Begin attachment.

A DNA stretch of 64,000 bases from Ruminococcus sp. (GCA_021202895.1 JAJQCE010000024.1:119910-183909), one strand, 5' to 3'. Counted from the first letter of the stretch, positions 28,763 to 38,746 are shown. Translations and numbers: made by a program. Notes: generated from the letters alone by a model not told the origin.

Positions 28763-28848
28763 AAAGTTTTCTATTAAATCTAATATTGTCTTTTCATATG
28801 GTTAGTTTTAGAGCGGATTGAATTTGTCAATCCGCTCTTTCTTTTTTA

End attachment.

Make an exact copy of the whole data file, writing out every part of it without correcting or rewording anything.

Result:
A DNA stretch of 64,000 bases from Ruminococcus sp. (GCA_021202895.1 JAJQCE010000024.1:119910-183909), one strand, 5' to 3'. Counted from the first letter of the stretch, positions 28,763 to 38,746 are shown. Translations and numbers: made by a program. Notes: generated from the letters alone by a model not told the origin.

Positions 28763-28848
28763 AAAGTTTTCTATTAAATCTAATATTGTCTTTTCATATG
28801 GTTAGTTTTAGAGCGGATTGAATTTGTCAATCCGCTCTTTCTTTTTTA